Saturday, September 12, 2009

PEOPLE'S GAS. Tripartite with a Twist

The People's Gas Building contains the typical facade elements of an early turn-of-the-century Chicago Skyscraper. A Bottom, a Middle and a Top define the Tripartite design. The level of detail, however, exceeds the Chicago norm. The street level colonnade is punctuated with bay windows and decorative panels (reminiscent of the Insurance Exchange...and the Rookery). The transition to the building's body is made with Lions and Light Fixtures (newfangled and electrified). Every inch of the "Middle" is covered with ornament. And the highly ornate loggia is topped with a cornice of even more Lions and Victory Garlands. But one thing is strikingly different. The cornices that typically divide the Middle element from the Loggia are omitted at the corners. This emphasizes both the building's height and stability, and contains the diverse design components within a single mass. (See August 31st post and photo.)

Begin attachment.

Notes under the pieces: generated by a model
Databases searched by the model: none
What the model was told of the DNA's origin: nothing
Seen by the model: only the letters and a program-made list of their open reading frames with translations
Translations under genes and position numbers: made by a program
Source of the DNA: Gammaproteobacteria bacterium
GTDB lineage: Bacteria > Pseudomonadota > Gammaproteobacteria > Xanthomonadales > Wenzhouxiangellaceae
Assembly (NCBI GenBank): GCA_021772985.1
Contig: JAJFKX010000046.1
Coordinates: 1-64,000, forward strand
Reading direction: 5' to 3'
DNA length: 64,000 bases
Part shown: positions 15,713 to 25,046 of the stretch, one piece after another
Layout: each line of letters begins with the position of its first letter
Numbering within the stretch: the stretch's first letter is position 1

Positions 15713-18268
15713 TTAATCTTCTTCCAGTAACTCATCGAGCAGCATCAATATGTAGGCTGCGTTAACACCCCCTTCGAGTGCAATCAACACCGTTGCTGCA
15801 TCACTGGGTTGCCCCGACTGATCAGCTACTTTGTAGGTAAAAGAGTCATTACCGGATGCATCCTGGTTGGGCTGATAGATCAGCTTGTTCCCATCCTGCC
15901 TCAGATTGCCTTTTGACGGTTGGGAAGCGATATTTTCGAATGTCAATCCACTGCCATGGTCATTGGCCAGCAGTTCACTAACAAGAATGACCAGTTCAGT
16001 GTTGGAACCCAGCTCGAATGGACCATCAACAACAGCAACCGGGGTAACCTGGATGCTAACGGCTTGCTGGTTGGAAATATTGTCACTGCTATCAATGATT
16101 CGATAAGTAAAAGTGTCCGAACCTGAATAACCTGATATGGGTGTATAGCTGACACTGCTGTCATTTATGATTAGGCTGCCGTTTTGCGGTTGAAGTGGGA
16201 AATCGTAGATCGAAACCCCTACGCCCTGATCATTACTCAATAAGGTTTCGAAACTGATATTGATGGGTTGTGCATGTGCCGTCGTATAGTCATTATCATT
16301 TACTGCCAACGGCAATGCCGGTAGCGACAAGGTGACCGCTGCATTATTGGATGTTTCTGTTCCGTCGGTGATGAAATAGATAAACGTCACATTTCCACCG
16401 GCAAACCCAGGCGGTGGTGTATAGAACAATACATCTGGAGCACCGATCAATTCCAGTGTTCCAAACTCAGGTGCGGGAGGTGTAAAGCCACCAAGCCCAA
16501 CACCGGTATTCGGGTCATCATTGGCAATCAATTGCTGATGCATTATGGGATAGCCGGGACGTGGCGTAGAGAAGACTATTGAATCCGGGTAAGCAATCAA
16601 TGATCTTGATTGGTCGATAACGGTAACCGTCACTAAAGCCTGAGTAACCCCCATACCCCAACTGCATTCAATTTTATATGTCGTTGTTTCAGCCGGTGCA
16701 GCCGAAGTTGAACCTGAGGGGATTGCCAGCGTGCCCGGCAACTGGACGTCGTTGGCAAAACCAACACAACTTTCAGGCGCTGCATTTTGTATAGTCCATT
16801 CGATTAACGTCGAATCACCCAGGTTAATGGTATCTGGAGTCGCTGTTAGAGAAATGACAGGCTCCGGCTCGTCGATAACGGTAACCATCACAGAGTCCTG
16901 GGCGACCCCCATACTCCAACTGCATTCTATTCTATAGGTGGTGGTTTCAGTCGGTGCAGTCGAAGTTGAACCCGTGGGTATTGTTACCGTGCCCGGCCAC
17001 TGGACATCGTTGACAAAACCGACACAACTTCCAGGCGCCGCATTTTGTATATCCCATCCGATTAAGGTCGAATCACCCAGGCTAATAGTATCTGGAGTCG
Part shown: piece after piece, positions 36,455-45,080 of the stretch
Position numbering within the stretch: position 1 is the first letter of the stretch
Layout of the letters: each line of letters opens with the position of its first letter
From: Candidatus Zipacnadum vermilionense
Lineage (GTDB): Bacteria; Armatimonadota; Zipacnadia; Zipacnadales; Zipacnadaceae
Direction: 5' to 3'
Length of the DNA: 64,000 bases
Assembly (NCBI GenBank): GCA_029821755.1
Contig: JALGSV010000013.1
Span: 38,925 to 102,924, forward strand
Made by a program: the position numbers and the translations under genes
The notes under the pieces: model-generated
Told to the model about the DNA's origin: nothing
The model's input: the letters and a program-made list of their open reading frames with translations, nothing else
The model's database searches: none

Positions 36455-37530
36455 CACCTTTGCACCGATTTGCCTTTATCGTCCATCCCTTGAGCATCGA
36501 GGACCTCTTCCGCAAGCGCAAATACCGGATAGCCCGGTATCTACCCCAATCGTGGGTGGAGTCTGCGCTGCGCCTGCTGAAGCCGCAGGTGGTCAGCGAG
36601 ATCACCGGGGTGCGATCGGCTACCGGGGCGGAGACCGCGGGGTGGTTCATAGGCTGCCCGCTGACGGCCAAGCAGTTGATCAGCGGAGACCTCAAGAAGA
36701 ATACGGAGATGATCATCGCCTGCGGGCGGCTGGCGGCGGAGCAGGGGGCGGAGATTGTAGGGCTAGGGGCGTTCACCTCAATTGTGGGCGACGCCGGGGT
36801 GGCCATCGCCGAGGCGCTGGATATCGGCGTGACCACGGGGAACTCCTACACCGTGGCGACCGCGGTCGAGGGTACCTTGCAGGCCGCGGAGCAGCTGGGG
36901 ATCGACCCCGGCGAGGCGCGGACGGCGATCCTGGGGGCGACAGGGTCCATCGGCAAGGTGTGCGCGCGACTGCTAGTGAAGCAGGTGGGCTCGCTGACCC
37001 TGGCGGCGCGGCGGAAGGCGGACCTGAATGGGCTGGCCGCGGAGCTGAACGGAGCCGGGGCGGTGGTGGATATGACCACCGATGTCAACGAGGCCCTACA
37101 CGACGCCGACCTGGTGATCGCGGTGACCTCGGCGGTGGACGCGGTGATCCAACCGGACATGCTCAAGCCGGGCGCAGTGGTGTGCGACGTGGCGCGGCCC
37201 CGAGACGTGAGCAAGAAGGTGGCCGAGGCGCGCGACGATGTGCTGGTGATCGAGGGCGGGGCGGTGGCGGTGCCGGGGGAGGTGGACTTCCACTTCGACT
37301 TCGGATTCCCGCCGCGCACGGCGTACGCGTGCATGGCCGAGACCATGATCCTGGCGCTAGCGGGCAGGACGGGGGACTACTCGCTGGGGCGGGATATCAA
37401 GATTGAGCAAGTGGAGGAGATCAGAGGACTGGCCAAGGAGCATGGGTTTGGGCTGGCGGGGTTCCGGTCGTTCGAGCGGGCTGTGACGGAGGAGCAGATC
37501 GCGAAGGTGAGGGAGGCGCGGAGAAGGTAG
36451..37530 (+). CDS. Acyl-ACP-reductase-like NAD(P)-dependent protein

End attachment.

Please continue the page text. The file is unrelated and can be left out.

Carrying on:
All this seems a little over-the-top these days. But remember the construction date is 1910. This building is part and parcel of Daniel Burnham's vision of Chicago. It is a Beaux-Arts re-interpretation of Paris. Built right here. On South Michigan Avenue. It must have made quite a statement overlooking the railyards that bordered the Lakefront and Michigan Avenue for those so many years.

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